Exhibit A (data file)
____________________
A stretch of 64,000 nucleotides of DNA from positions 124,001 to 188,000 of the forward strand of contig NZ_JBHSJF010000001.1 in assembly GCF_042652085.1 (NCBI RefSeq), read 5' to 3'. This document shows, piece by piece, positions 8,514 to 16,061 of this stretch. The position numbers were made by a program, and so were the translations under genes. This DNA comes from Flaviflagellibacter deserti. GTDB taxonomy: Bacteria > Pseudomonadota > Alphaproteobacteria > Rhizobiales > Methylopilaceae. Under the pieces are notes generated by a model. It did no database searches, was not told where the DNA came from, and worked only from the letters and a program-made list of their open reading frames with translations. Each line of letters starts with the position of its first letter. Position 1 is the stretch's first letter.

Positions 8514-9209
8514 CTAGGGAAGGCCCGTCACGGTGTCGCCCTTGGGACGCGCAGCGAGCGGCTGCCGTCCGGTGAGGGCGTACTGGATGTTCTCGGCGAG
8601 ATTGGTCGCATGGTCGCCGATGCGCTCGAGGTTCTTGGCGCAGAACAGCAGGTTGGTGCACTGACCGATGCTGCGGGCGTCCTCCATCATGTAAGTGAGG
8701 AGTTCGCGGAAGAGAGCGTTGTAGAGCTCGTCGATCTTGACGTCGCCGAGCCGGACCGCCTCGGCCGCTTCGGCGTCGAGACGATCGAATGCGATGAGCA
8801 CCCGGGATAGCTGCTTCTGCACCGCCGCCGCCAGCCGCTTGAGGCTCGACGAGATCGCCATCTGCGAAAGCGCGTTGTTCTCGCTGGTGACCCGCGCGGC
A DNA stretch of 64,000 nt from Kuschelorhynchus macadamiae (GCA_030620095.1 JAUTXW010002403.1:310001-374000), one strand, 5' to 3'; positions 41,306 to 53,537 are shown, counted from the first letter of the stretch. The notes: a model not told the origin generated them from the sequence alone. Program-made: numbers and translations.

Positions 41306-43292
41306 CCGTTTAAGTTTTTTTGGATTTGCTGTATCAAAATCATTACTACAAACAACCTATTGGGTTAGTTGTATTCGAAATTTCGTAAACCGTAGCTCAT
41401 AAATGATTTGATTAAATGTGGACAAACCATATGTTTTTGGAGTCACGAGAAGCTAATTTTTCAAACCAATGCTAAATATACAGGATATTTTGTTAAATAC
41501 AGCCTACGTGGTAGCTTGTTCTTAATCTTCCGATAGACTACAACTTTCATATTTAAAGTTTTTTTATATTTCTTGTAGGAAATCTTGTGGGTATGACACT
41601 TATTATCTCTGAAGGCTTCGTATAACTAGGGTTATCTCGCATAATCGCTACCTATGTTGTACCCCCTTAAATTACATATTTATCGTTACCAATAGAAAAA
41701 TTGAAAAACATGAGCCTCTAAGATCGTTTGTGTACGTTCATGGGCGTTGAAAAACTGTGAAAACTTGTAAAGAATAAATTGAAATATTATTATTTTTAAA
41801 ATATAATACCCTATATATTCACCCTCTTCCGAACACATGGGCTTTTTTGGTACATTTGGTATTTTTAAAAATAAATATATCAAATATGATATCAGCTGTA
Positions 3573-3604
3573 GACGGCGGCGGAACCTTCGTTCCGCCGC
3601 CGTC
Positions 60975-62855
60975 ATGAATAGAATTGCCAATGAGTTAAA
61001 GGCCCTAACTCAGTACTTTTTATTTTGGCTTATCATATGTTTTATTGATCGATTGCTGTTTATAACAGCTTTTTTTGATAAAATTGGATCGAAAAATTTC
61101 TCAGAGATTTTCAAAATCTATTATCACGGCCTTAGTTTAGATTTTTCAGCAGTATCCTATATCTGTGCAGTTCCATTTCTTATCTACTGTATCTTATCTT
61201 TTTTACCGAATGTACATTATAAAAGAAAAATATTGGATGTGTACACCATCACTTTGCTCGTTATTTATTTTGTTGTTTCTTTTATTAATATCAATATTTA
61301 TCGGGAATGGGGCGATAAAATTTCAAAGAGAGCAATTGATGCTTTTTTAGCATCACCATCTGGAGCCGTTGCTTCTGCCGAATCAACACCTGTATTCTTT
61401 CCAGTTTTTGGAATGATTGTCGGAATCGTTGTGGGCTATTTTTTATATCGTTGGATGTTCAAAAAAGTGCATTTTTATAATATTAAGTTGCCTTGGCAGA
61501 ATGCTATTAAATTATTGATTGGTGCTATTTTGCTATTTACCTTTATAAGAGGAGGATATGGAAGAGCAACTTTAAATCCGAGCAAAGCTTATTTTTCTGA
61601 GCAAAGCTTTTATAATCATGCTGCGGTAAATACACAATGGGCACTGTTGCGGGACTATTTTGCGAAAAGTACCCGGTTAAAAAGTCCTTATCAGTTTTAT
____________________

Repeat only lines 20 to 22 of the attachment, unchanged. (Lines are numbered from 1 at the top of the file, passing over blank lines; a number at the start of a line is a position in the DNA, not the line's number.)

61001 GGCCCTAACTCAGTACTTTTTATTTTGGCTTATCATATGTTTTATTGATCGATTGCTGTTTATAACAGCTTTTTTTGATAAAATTGGATCGAAAAATTTC
61101 TCAGAGATTTTCAAAATCTATTATCACGGCCTTAGTTTAGATTTTTCAGCAGTATCCTATATCTGTGCAGTTCCATTTCTTATCTACTGTATCTTATCTT
61201 TTTTACCGAATGTACATTATAAAAGAAAAATATTGGATGTGTACACCATCACTTTGCTCGTTATTTATTTTGTTGTTTCTTTTATTAATATCAATATTTA